India tries to stem farmers' suicide

The Indian prime minister has begun a two-day tour of India's main cotton belt where hundreds of farmers facing crippling debts and falling prices have committed suicide.

    Activists say the goverment is not doing enough

    During the visit, Manmohan Singh was expected to announce a relief package of 40 billion rupees ($865 million) directed at waiving off loans, improving irrigation and encouraging diversified farming, newspaper reports said.

    The tour will take him to the Vidarbha region of western Maharashtra state, where he will meet families of farmers who have ended their lives.

    Federal government officials say more than 8,900 farmers have committed suicide since 2001 in four states hardest hit by an  ongoing agricultural crisis, including 980 in Maharashtra alone.

    The number has been dismissed as far too low by activists and, according to a state government-backed report, more than 4,100 farmers ended their lives in Maharashtra in 2004 alone.

    Tumbling prices

    Rights activists say farmers are being driven to commit suicide by mounting debts - loan sharks demand up to 120% annual  interest - failed harvests and the tumbling price of cotton, the region's main crop.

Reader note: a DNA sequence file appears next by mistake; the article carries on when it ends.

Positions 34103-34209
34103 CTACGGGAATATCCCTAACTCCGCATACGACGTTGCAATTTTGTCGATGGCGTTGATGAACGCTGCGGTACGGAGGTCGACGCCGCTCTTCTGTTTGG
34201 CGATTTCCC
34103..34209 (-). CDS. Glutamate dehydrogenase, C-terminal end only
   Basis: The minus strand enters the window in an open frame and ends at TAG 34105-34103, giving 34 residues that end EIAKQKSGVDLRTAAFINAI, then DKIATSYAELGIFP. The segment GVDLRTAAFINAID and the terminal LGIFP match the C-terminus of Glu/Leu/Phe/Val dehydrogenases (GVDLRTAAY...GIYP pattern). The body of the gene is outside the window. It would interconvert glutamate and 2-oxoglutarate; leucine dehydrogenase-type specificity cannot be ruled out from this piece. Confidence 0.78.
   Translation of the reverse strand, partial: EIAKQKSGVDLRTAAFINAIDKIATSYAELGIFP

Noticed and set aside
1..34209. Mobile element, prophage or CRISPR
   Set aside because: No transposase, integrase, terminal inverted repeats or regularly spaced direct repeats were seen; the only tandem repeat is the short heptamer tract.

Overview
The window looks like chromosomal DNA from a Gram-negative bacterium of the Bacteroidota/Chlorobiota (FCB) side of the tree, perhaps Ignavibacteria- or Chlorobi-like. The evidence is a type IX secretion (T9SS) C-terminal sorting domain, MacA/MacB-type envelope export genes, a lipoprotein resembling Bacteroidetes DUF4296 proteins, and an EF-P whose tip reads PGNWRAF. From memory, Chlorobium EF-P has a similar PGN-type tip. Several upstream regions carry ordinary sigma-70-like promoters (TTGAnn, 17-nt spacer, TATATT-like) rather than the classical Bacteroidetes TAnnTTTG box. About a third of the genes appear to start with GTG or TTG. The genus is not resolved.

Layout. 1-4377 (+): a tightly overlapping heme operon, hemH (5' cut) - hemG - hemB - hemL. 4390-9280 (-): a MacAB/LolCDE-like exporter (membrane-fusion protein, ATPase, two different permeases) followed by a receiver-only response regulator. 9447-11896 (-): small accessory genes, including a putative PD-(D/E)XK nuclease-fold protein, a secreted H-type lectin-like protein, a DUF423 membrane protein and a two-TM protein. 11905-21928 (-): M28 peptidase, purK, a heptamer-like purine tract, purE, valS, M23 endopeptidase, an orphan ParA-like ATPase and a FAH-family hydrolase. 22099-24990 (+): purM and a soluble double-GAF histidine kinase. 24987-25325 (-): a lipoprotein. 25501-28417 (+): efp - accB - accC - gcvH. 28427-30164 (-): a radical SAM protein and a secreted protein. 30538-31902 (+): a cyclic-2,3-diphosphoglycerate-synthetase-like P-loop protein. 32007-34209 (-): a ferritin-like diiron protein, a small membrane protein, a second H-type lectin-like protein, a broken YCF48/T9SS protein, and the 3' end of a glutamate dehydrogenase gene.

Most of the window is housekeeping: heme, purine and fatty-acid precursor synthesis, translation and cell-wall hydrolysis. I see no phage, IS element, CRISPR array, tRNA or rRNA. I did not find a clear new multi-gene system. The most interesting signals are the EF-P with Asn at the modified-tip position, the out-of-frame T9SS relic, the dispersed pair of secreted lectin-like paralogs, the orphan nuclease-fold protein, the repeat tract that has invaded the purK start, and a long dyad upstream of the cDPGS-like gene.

The prime minister's visit is being seen as a sign that the  government is taking the situation seriously.

    Agriculture is essential to the well-being of the Indian society as it employs about 60% of the country's workforce and accounts for a quarter of India's GDP.

    Federal government figures say that close to one million farmers committed suicide between 1995 and 2003 nationwide.

    SOURCE: AFP


    YOU MIGHT ALSO LIKE

    Assad to Putin: Thank you for 'saving our country'

    Assad to Putin: Thank you for 'saving our country'

    Russian and Syrian presidents meet to discuss strategy against 'terrorism' and political settlement options.

    What is behind the covert Israeli-Saudi relations?

    What is behind the covert Israeli-Saudi relations?

    Analysts say that the recent covert ties between Israel and Saudi Arabia are due to a new regional paradigm.

    Is Saudi Arabia becoming a danger to the region?

    Is Saudi Arabia becoming a danger to the region?

    We talk to US Congressman Ro Khanna about power politics and debate Mohammed bin Salman's new strategy for the Kingdom.